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  #1  
Old 12-29-2010
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How best to photoshop possible Awlgrip hull colors?

I want to 'see' prospective hull colors on my custom boat before deciding which color to chose. The manufacturer of Awlgrip doesn't provide this service; I haven't found a painter yet who does either.

Any suggestions as to how to 'photoshop' a hull with the various close hues of 'blue'? These colors are barely distinguishable even on their website.
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Old 12-29-2010
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Can Awlgrip give you pantone #'s for their paints?

Do you want to see the different colors on an illustration of your boat or do you have an actual photo that you'd like to change the colors?
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Old 12-30-2010
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Hmmm.

Well the colors on their website are HTML representations of the colors they offer.

If you are using Firefox you could use an addon such as color monster to get the RGB color codes then add those to a custom Swatch in photoshop. Again though, it would just be what their website has displayed as "Royal Blue", not an actual true color reading.

If you really wanted to get an accurate representation, I would ask for them to send a color card set to you then scan it and match the color in photoshop that way. Or as SailingWebGuy mentioned perfectly, match those colors with a pantone card to get extremely accurate matches.

You would think they had something like this: BMW 2002 Colors

Last edited by Patient; 12-30-2010 at 05:12 AM.
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Old 12-30-2010
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I think you need to find a boat painted in the color of your interest, the paint chop should be able to help with this. My experience with this is the first time I had a boat awlgripped...i wanted the boat to be fire engine red. I selected what looked "red" to me on the color chart for the painter, he said not to use that color, it would come out orange, to use a different, very dark red. I went with his experience and ended up with a lovely fire engine red boat.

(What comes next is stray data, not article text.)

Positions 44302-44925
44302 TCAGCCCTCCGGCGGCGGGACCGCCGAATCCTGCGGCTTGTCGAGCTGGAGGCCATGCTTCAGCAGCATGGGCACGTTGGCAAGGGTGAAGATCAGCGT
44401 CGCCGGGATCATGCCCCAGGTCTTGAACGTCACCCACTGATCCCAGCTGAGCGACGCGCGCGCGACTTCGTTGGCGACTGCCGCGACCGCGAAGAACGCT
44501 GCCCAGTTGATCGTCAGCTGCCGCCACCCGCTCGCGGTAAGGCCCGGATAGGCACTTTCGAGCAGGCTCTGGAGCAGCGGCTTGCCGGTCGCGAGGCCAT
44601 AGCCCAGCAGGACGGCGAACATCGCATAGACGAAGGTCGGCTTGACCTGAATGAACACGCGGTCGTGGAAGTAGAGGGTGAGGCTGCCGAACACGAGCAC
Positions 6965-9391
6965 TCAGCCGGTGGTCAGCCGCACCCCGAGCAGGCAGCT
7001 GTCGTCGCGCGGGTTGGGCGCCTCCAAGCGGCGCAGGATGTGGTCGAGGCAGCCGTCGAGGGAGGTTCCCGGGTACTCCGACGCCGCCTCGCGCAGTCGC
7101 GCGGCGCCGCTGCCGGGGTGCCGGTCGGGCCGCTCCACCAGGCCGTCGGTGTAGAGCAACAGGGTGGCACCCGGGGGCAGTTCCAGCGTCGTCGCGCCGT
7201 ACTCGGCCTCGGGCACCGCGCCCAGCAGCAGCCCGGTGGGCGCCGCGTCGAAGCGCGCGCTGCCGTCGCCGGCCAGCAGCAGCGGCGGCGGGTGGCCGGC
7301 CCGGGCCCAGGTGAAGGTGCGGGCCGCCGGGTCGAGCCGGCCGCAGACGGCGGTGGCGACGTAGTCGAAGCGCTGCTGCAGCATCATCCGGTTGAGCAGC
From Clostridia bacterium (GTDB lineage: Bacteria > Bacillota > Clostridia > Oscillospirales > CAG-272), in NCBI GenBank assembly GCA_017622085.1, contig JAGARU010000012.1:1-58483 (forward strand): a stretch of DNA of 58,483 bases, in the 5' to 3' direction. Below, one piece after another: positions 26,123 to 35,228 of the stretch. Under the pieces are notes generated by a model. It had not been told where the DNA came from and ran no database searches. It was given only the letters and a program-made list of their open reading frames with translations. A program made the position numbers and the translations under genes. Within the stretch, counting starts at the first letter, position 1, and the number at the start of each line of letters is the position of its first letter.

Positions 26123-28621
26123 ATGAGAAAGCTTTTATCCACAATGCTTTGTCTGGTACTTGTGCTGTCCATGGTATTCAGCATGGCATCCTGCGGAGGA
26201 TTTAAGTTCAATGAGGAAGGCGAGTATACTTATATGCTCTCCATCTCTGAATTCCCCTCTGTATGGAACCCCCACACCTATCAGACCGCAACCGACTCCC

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Old 12-31-2010
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Quote:
Originally Posted by SailingWebGuy View Post
Can Awlgrip give you pantone #'s for their paints?

Do you want to see the different colors on an illustration of your boat or do you have an actual photo that you'd like to change the colors?
Good question about the pantone #'s.

I have many pictures of the boat, including a digital sailplan that depicts the hull. I would like to see what various color and combination (cove and boot stripes) options look like. Given the expense of paint and the fact that it's a very personal decision, it would be nice to gwr=t it right the first time! Unfortunately, as a custom boat, I can't just walk the docks to find say, 10 J/120's line up. IMO, this is a service more paint shops should offer.

Here's a link: www.usa.414.blogspot.com. Hull is currently Claret Red, coach house, deck and toe rails are Whisper Gray, boot stripe is Mattahorn White, cove stripe and name are gold tape.

I'm leaning toward repainting the coach house and cockpit Mattahorn White (and possibly the toe rails) with a Whisper Gray non-skid on the coach top. Deck will remain Whisper Gray. But I'm looking for a hull color (likely in the dark blue range - Flag, Royal, Arristo, Navy) and boot stripe (perhaps with an accent of red) design that will really make the lines pop, minimize the early IOR freeboard and do the boat justice.

If anyone has suggestions or photo's of other boats, I'd love to hear.see them. Boat goes into the paint shop next week for 4-6 weeks.
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BLOG ADDRESS CORRECTION: SITZMARK (USA414)
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Looking at colors on the computer is not very accurate. Your monitor has different settings and will bring out some shades more than others. The best you can do is ball park. Find what you like, get it printed to look exactly as it looks on your monitor, then go see the paint guys, show them the picture and get their advice.